IT HAS BEEN my privilege to examine a collection of programmes for Lyme Regis’ very own Regent cinema; coincidentally in the month (October) when it would have been celebrating its 80th birthday. They are in fine condition, too, which is quite remarkable when you consider that they date (1948 to 1955) from the time of the Marshall Plan, the Berlin airlift and the cold war. So, what did I discover?
Well, the most expensive seats in the circle would have cost you 3/6 (2/- plus 1/6 tax); the least expensive in the stalls . . . 10d (8d plus 2d tax). The main attractions, for the entire month, were set out on the centre pages with the stars billed above the title and, perhaps, a brief description below as to the content of the film. (“Two lively ghosts having the time of their second lives.”) Also noticeable immediately, is the fact that films did not come on a two week booking as is often the case today. A feature would be shown for 3 nights starting Monday, and then there would be a different one for 3 nights from Thursday. Then there would be another film – for one night only – on Sunday. There were very few exceptions to this rule (not even a re-release of Gone with the Wind in April 1949), but notable ones included Lyme’s own All Over the Town (6 nights in May 1949), A Queen is Crowned (June 1953) and Doctor in the House (June 1954).
Certain patterns can also be seen, even on a superficial level. A lot of emphasis was placed on homegrown product, so there are often references to “a superb British picture” or “all English cast”. Indeed, there would seem to be a preponderance of British films shown in Lyme at this time. There were major Hollywood films, too, such as Duel in the Sun and Shane, but usually they arrived about two years after their initial release. In fact, very few films appeared quickly; both this and the promotion of British titles shouldn’t surprise us, in a small provincial town. Re-releases were also much more common and were sometimes programmed at peak times of the year. So, Monday July 5th 1948 you could have seen the 1937 production Elephant Boy and, a year later, 1942’s Bambi. Few opportunities were missed to announce that the film was in Technicolor, that there was a strong musical content or that it was based on a famous novel or play; Lyme’s artistic traditions were clearly established some time ago!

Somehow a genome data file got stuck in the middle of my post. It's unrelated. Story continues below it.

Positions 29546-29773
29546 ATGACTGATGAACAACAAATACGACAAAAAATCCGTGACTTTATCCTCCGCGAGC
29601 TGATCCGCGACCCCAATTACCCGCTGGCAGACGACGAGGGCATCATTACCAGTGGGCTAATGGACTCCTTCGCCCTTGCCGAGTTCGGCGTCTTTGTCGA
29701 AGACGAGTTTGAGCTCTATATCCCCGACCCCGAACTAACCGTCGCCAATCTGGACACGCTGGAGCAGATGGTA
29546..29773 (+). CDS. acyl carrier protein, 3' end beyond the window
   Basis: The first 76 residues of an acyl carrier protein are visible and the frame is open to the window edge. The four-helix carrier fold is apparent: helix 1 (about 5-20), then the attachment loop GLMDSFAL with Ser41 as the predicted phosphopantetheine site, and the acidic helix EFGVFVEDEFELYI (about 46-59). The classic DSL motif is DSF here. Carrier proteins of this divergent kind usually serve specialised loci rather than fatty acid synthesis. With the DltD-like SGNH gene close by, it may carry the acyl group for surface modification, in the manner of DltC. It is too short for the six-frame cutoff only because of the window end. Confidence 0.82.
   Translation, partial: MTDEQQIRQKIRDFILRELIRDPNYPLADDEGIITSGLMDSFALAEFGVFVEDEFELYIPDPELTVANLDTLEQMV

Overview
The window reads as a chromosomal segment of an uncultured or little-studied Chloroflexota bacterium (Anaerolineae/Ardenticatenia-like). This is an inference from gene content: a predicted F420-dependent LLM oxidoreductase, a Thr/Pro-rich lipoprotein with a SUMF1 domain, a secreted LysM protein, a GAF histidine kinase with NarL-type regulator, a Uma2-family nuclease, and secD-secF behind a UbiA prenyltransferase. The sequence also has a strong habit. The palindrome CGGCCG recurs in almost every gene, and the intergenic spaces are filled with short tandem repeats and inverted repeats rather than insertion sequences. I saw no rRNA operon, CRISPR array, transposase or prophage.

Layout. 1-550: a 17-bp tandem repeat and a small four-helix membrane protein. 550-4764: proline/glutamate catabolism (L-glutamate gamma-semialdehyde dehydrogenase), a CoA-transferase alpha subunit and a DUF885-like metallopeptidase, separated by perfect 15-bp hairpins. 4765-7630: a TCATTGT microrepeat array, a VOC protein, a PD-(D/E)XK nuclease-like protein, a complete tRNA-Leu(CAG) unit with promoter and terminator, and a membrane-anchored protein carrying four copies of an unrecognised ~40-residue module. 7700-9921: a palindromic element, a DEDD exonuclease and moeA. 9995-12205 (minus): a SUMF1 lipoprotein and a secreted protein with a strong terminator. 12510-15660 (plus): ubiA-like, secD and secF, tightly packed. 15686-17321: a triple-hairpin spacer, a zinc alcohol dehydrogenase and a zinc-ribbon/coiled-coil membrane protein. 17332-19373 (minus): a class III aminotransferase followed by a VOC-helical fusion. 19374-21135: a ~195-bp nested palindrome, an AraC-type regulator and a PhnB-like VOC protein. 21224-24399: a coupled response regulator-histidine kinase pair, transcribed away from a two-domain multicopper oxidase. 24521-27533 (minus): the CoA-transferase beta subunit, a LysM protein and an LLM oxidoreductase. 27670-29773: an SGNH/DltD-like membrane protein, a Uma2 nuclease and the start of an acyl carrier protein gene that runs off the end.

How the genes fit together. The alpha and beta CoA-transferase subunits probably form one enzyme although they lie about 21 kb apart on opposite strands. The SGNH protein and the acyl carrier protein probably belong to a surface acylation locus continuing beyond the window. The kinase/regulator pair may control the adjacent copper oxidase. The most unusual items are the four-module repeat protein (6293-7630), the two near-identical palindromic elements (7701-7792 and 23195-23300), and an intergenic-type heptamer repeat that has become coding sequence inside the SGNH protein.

Occasionally there was a support with the main feature, but this was much more likely to be a part of the Sunday programmes. Largely because these consisted of much older classics – film lovers could catch up with The Old Dark House (1932) and The Long Voyage Home (1940) – or because the attraction was a modest one (Gale Storm in Swing Parade, anyone?). It would appear that Roy Rogers was a popular option – and if anyone was co-billed, it was Trigger not the leading lady! Were subtitled films shown? The answer is yes, but very few, and two of them heralded the appearance of – surely not? – the X feature; the films in question being La Ronde and Clochemerle. The latter had this wonderful piece of publicity attached, in November 1951: ‘I stand amazed and delighted that the censor should have passed this film’ News of the World.